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The thoughts and theories of a guy who basically should have gone to bed hours ago.

I know, I know - what's the point? But look at it this way - I stayed up late writing it, but you're reading it...

Let's call ourselves even & move on, OK?

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Monday, May 08, 2006

Commercials on Demand

From the Wall Street Journal online (via Hugh Hewitt): TiVo will soon be offering commercials On Demand.

For the most part, the marketers won't run traditional 30-second TV commercials. Instead, they will offer longer ads that attempt to be more informative than typical commercials. Kraft, for instance, will offer 20 different cooking videos that will show such things as how to grill its Tombstone pizza, potato-salad basics, or how to create a cantaloupe-and-Jell-O dessert.

General Motors, likewise, will offer detailed video presentations about its vehicles. Ford is trying something more entertaining: one-minute takes of magicians Penn & Teller performing various tricks on a golf course, with a Ford vehicle shown nearby.

It's an interesting concept, but I think it's doomed to failure. To generate an audience for something, not only does the content have to be compelling, but it has to be someplace where people will look for it.

If I wanted to know how to grill a Tombstone Pizza, for instance, I'd probably go to, or even more likely to Google. The reason I'd do this is because when I think "information need," I instantly think "Internet." The TiVo commercial might be a better product, but my sense right now is that if that's truly the case, then they (or someone else) will eventually put a copy of it on the web, and Google will find it (side question: do you think Madison Avenue would get all up in arms over people illegally downloading bootleg versions of their commercials?).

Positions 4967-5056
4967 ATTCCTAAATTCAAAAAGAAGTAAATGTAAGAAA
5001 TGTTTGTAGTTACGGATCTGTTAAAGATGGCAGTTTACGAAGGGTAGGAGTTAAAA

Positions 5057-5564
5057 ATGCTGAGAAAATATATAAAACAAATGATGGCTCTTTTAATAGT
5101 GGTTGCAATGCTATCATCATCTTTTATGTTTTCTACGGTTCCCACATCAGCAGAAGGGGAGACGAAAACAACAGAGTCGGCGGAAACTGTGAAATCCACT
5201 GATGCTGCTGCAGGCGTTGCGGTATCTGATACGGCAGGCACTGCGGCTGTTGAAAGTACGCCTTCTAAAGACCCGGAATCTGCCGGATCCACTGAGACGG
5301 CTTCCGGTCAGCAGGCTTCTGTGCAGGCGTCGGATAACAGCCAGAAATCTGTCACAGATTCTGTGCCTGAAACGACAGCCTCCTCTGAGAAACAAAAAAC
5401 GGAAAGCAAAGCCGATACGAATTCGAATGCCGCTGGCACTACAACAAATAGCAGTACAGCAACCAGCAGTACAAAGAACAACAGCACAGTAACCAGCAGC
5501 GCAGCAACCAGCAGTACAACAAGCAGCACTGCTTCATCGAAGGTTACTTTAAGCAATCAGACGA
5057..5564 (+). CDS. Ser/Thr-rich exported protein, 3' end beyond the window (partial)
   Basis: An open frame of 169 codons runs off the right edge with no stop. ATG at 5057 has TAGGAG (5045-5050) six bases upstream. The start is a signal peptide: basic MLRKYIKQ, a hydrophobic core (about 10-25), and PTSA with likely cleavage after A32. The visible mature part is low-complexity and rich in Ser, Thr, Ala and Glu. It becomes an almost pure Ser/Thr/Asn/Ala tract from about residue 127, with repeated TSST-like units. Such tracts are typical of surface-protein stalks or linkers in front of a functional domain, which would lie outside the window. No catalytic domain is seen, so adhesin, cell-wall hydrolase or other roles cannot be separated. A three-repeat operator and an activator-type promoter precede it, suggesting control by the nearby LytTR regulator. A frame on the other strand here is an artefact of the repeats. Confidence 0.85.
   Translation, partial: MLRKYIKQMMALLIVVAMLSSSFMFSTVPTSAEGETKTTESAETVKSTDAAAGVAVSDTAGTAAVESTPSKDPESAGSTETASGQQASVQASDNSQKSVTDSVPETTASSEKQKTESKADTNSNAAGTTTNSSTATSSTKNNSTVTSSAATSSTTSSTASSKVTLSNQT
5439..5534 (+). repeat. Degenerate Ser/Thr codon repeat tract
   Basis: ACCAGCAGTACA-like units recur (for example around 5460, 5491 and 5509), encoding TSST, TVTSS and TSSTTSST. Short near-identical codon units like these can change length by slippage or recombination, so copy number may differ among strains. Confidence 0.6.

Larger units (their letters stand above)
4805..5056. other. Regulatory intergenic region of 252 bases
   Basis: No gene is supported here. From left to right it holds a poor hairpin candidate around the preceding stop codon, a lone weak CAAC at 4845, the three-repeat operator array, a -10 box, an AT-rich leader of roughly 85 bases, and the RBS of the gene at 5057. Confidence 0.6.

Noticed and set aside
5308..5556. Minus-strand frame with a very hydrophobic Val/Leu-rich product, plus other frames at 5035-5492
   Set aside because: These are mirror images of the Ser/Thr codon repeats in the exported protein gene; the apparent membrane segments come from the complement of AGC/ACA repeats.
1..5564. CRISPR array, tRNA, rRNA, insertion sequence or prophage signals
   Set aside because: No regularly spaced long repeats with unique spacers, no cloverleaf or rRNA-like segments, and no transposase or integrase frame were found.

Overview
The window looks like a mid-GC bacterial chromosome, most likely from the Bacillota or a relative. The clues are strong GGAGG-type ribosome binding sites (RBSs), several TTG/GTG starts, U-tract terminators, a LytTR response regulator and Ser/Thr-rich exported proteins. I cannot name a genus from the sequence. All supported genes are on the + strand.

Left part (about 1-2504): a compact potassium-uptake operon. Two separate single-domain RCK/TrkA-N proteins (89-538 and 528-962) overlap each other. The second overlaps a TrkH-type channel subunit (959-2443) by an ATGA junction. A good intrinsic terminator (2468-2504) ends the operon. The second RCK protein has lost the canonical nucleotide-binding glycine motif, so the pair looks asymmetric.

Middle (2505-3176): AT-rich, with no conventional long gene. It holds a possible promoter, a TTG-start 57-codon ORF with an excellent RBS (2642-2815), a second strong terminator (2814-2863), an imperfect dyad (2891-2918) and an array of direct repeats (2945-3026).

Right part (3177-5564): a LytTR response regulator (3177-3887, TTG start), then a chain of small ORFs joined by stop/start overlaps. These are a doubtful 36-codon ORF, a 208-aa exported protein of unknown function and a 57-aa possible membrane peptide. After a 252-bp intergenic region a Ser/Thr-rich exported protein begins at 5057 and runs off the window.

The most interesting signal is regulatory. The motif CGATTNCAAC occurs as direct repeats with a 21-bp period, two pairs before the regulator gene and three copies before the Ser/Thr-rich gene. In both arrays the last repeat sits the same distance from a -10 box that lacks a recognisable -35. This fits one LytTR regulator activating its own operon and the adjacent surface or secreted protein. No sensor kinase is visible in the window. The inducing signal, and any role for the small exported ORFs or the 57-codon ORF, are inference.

To change my behavior, the On Demand ads must be more informative (or at least more entertaining) on a consistent basis, and there must be enough of a critical mass there to make me turn to my cable box first, as opposed to my web browser. That's a long row to hoe...

On the upside, if this takes off, maybe they'll take the commercials out of shows & just post links to the On Demand versions at appropos moments:

Donald Trump: You're Fired!
TiVo: Click here for a video on writing your resume from


posted by Brian at 5:10 PM


  • Let me get this straight -- there are people out there who can't make a frozen pizza? And we allow them to own home electronics? Even I can do that, and I once blew the door off my microwave trying to cook a hot dog.

    More to the point, this strikes me as the first flailing attempts at coming up with a 21st-century advertising model. It seems to me that all advertisers are competing with TiVo and BitTorrent, and consumers who use both to skip their ads. The way around this is to provide better ad models, much as 30-second commercials replaced the Campbell Soup Playhouse of the 1930s.

    Infotainment strikes me as a good way to go, especially for cooking and other models where people already turn to television. One thing a video can do that Google can't: time itself to the exact cooking time, and tell you exactly when to get up and rotate your dinner 90 degrees.

    By Anonymous Jeff Porten, at 7:13 PM, May 08, 2006  

  • One thing a video can do that Google can't: time itself to the exact cooking time, and tell you exactly when to get up and rotate your dinner 90 degrees.

    Ah, but Google Video can!

    By Blogger Brian, at 9:21 AM, May 09, 2006  

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